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What is the best way to cash a cheque I have received as compensation? We are from Britain.

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The process is fairly simple:

  1. The person that the check is made out to ("Pay to the order of ____") needs to sign the back of the check where it says "Endorse here".

  2. Then, go to a US bank that you have an account at and cash the check.

If you do not have a US bank account then go to the bank displayed on the check or go to a retailer that can cash the check (for example, Walmart customer service). Bring a photo-ID as they will most likely ask for one.

This article has more information.

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    The article you linked also suggests "The bank or credit union that’s on the check" if you don't have a bank account. While that bank may charge a fee, it may be less than other check-cashing services. – Justin Lardinois Oct 16 '18 at 0:39
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    I think you should not sign the back of the check until you are at the teller window of the bank. Otherwise it is too easy for someone else to cash the check if they find or steal it. – James Oct 16 '18 at 11:15
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    Be careful that the name on the photo ID matches the name on the check (cheque) exactly. or they may refuse to cash it. There are lots of people who customarily use a variant of their first name rather than their legal name. – Spehro Pefhany Oct 16 '18 at 12:19
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I had to deal with a similar situation earlier this year. I am a EU citizen living in the UK and I needed to cash a USD cheque issued by a US financial institution that doesn't have any retail branches.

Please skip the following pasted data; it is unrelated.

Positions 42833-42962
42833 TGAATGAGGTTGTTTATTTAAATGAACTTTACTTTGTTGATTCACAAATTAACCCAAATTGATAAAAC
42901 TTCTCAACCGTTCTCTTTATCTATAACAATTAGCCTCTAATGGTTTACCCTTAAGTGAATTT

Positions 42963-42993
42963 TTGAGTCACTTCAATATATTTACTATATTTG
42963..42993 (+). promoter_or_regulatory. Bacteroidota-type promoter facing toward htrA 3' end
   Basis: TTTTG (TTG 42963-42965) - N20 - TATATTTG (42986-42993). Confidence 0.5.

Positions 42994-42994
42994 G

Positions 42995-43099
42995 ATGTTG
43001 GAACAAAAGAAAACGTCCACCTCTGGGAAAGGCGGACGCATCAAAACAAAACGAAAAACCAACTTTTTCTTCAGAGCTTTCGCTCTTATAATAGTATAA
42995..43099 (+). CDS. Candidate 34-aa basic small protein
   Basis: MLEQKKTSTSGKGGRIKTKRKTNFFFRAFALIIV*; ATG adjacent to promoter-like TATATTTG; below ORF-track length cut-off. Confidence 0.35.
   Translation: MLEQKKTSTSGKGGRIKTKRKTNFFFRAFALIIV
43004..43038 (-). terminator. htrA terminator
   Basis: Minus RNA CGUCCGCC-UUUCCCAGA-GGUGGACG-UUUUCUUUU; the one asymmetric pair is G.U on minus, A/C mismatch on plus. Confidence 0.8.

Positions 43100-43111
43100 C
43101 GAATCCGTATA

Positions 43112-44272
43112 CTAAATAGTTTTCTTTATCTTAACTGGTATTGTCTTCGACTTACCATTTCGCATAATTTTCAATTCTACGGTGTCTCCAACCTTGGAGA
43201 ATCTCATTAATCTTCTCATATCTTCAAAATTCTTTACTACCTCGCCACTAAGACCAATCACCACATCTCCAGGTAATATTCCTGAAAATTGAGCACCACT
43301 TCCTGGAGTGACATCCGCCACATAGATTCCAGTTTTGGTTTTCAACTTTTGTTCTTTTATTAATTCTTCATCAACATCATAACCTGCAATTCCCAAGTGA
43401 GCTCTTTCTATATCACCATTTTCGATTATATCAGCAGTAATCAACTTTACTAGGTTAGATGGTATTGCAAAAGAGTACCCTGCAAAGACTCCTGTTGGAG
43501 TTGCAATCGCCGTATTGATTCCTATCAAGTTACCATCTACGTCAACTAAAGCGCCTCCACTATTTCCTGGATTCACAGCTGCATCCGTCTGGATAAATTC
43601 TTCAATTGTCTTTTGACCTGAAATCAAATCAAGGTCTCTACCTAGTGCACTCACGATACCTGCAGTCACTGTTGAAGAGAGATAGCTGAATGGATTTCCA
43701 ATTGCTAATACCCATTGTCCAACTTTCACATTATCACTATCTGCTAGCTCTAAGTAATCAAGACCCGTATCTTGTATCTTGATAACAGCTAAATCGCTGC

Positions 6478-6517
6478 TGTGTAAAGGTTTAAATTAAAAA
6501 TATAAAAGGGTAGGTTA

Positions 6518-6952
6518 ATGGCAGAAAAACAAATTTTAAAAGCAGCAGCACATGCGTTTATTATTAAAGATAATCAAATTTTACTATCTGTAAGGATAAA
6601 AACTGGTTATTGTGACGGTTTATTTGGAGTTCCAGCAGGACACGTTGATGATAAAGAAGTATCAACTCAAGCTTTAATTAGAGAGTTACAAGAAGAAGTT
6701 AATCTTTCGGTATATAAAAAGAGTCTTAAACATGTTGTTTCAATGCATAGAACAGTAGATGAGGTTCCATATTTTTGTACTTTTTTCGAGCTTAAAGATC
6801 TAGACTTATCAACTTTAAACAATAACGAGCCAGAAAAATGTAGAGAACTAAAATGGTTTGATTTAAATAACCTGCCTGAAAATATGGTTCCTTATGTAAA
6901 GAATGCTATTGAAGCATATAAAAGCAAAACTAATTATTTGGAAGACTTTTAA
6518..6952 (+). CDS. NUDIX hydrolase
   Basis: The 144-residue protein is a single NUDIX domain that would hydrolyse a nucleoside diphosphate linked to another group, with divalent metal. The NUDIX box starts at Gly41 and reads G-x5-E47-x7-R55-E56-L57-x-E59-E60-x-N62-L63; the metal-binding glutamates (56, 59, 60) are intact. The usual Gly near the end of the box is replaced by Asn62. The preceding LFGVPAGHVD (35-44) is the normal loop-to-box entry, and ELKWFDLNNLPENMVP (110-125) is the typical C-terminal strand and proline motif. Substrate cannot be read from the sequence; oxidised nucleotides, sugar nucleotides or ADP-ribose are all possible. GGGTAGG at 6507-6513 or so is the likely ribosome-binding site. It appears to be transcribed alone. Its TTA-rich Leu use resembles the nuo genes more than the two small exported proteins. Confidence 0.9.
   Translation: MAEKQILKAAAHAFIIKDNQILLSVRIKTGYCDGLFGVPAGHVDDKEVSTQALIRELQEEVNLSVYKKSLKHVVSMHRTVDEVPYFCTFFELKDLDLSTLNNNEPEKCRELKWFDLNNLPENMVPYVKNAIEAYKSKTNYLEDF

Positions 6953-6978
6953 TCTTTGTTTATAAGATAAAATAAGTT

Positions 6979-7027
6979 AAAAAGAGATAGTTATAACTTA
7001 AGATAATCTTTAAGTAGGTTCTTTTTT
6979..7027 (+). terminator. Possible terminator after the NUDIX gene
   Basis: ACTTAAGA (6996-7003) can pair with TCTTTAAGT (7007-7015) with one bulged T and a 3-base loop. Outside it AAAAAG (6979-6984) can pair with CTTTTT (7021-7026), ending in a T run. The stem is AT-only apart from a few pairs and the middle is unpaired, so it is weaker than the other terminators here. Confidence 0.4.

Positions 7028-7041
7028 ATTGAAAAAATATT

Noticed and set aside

TL;DR: Cashing such cheque in person in the US is highly non-trivial. I ended up depositing the cheque into my UK-based USD account at a significant cost (~10% of the cheque value).

Because of the fairly high fees associated with cashing a foreign cheque, I wanted to avoid cashing the cheque with a non-US institution. At the same time, opening an account in the US is troublesome and not really worth the hassle / costs in my case. As I travel to the US regularly, I did some research and I found that my best chance will be financial services counters in convenience stores / supermarkets.

Here's the list of institutions I visited in the US, all refused to cash my cheque.

  • Walmart: I tried two branches.

    • The first one didn't have a problem with my EU passport but asked me to enter my SSN. I didn't have any and admitted that, at which point they refused to cash the cheque for me. This was the closest to successful attempt, as I could have just entered a fake generated SSN number and the cashing would succeed, according to the Internet.
    • The second one double checked their guidelines about ID verification and found that non-US passports without a (visa/residence permit, don't remember exactly) can't be used to verify one's identity, and as a result refused to cash my cheque. I had several other proofs of ID (UK driving licence, national ID card, multiple bank cards) but none of them were sufficient proofs of ID.
  • A local store a fellow customer recommended after witnessing my second Walmart visit, stating that they'll accept the cheque, I don't remember the name. They refused to cash the cheque as I wasn't a US resident.

  • Local 7/11: Refused as non-US resident.

At this point I gave up on the cash-in-the-US plan and deposited the cheque to my HSBC Currency account in the UK. This ended up costing quite a lot of money, but was trivial process wise. If you go this way make sure you ask for the cheque to be negotiated rather than collected as the fees are lower.

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